MILAN (Bloomberg) -- Ferrari said sales growth will probably slow down in its first full year of independence from Fiat Chrysler Automobiles, sending the shares to their lowest level since the supercar maker’s Oct. 21 initial public offering in New York.
Ferrari said it will probably ship 7,900 vehicles this year, about 3 percent more than last year’s figure of 7,664. Shipments grew about 6 percent in 2015, though deliveries in China slumped 22 percent.
Chairman Sergio Marchionne said in mid-January that Ferrari could eventually boost output beyond its target of 9,000 autos in 2019. At the same time, he reiterated that the company will “be fine” as long as it follows its founder’s seven-decade-old dictum and builds fewer vehicles than customers want.
Ferrari, which had previously capped deliveries to about 7,000 cars a year to preserve exclusivity, has a “strong backlog of orders,” Marchionne said in a conference call with analysts. However, he said he doesn’t expect sales in China to recover this year. The carmaker won’t try to boost demand with an SUV, he said: “You have to shoot me first.”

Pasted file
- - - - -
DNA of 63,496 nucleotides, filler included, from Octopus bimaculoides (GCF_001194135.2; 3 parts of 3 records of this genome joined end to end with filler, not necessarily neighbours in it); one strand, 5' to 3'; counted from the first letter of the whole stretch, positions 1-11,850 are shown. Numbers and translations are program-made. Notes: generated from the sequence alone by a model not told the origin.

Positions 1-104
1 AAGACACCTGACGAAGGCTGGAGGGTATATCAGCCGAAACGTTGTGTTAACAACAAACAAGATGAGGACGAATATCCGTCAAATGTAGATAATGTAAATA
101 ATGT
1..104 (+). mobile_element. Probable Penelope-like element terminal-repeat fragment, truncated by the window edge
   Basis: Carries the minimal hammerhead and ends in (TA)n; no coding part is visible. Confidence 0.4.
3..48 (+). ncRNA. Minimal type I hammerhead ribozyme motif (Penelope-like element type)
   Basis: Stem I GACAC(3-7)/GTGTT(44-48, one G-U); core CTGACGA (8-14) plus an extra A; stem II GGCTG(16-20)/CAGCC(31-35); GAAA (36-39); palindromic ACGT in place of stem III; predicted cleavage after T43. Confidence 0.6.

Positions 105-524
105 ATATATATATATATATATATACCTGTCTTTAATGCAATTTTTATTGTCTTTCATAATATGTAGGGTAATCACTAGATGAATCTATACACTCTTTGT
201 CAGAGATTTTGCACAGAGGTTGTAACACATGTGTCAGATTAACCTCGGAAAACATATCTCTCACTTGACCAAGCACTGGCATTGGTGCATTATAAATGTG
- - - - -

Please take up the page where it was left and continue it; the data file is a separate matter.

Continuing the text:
The shares fell 12 percent to close at $34.98 in New York on Tuesday. Ferrari’s spinoff, which included a listing in Milan, was completed at the beginning of the year.
“The slump in China is leading to a not too aggressive profit target for 2016,” said Vincenzo Longo, a Milan-based strategist at IG Group. “Last year’s results showed some weakness, and the China issue is here to stay.”
Ferrari said its adjusted earnings before interest and taxes will be more than 770 million euros this year, also a slower increase than last year, when profit rose 7.9 percent to 748 million euros. The fourth-quarter figure fell 6.2 percent. Net industrial debt at the end of December totaled 1.94 billion euros.